Second: Look for ready-made PLL integrated circuits (a rather old one up to 50MHZ is NE564 from Philips/Signetics or a more modern from Motorola MC145161...171 series and up and so on there are others) and calculate the division ratio for the reference crystal to that PLL. This solution needs a dedicated IC + a crystal which still can be or cannot be off-the-shelf!!

If your specific 32,83MHz frequency is needed for a receiver's 2nd mixer for instance, then it is not very good to solve it with PLL due to the spurs/digital harmonics etc. as Pim wrote. In this case the best to use the ordered single crystal run in a one-or-two transistor oscillator.
The +7dBm level can easily be achieved with a one-transistor amplifier.

Good luck, unkarc

<font size=-1>[ This Message was edited by: unkarc on 2002-02-20 17:36 ]</font>

OK, thank you so far.
I think i made a little mistake on my first post: When i was talking about a crystal oscillator, i thought about the plain crystal, no TTL crystal oscillator. I know that you can´t detune these.
My textbooks are not of too much help here, as they only handle

There is a simple method to detune.

The crystal is represented by a series tank circuit with an additional parasitic caps across the series tank. The series tank has a small series resistor in the range 25-100Ohm and a motional capacitance in the femto-farad range. The pierce oscillator built with the crystal resonate with two external caps. The effective tank circuit is then the series combination of the two working caps and the motional cap. The effective working frequency is therefore a litle bit higher than the series tank resonant frequency. That is the way to detune the crystal.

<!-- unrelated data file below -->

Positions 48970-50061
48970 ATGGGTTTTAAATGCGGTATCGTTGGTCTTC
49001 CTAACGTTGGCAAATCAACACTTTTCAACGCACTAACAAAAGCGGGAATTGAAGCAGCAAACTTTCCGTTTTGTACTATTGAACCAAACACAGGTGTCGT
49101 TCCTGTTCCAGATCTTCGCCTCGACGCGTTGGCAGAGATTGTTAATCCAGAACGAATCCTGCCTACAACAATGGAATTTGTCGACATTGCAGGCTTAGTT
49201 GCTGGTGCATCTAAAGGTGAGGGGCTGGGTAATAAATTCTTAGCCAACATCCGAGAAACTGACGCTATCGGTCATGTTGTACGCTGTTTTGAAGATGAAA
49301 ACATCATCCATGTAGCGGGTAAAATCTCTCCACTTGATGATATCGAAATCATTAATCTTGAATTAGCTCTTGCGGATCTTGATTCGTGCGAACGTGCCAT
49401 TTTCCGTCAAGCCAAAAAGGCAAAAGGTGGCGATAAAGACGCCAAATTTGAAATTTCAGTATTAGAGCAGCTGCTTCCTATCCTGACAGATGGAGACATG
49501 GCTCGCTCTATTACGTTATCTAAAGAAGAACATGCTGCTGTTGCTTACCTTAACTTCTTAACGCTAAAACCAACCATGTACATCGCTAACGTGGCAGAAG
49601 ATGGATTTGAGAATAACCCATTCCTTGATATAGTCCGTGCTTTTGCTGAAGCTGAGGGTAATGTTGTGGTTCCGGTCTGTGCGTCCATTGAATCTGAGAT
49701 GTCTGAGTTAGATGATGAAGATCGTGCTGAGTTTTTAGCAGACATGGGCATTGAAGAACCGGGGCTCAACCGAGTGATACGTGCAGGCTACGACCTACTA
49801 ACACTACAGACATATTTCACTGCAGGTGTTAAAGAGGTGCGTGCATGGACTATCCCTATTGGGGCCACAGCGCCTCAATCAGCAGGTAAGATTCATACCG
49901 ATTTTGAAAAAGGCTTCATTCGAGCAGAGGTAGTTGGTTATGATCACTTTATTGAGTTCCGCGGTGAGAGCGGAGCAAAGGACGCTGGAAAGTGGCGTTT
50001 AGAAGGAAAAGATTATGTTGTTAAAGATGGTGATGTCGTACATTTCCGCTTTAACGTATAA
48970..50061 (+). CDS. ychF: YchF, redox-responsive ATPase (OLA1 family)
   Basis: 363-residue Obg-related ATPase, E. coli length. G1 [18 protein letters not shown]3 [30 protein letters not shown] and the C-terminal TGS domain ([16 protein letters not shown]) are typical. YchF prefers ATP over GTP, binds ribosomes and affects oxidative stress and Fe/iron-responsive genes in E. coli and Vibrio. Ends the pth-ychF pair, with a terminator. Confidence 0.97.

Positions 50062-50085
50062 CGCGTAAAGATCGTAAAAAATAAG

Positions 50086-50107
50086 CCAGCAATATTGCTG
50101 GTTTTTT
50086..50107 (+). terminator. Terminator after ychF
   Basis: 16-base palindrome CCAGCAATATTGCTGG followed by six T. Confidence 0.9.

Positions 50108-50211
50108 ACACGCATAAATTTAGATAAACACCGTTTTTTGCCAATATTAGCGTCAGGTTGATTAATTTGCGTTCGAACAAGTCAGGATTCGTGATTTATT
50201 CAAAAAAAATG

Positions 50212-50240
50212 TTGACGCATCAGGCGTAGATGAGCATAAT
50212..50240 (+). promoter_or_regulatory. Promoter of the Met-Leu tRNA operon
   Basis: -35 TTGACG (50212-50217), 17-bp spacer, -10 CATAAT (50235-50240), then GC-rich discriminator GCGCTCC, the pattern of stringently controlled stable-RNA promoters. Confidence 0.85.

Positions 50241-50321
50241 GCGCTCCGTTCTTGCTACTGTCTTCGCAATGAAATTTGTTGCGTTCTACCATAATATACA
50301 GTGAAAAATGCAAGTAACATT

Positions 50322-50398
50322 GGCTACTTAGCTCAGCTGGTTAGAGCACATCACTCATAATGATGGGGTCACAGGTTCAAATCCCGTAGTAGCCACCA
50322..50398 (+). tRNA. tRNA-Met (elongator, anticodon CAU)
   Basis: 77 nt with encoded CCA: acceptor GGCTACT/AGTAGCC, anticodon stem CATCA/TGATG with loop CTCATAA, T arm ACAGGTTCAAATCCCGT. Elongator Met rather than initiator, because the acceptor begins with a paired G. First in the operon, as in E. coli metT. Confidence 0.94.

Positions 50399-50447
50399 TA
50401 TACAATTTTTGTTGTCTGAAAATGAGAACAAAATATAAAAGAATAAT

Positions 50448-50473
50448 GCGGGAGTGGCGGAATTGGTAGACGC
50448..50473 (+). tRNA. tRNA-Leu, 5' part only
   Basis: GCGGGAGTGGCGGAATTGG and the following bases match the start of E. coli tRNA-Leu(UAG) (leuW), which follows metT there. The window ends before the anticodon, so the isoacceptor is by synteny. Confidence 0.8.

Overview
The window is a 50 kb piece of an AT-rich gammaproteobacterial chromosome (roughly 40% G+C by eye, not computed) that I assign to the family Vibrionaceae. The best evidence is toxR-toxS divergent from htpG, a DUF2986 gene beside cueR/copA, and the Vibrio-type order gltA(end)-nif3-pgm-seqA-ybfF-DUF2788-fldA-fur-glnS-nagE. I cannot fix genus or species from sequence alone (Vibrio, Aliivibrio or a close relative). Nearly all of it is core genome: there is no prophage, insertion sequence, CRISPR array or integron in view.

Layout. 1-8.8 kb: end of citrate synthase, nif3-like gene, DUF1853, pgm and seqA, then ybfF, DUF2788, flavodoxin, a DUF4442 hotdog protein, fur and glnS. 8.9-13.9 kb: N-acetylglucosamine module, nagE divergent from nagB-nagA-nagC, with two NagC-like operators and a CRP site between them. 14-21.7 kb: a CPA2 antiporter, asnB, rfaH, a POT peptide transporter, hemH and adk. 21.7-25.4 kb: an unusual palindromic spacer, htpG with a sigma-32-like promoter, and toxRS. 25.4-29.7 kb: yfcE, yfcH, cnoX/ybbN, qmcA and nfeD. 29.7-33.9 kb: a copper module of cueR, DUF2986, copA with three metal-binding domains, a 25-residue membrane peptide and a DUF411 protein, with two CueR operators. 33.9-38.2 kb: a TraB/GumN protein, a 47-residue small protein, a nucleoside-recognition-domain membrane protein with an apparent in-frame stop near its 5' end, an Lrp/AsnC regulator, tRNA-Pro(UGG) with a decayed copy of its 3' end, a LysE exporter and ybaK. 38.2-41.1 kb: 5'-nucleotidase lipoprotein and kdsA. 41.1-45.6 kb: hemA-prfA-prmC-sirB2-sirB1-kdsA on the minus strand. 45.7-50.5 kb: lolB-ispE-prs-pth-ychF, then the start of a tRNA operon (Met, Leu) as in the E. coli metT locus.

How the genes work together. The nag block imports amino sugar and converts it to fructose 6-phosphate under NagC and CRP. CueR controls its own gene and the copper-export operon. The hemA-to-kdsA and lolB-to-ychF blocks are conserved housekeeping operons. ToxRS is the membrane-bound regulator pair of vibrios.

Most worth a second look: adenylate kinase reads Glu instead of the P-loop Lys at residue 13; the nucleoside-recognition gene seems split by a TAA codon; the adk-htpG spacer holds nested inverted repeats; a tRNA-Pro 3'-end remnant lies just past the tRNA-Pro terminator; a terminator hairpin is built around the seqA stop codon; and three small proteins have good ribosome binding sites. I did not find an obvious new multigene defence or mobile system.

Hi rfsystem,

I´ve received the notification about your reply today, 17th of march.
I did a little calculus and will try it out ASAP,
because it seems that this might work.

Thank you.

Firstly i would contact as many crystal suppliers and ask if they have a crystal at that frequency. There are literally only a handful of standard frequencies, but someone else may be using a frequency that is very close, if not the actual one. Ask, you may be surprised, i was when i wanted a custom one.


Not open for further replies.

Part and Inventory Search

Welcome to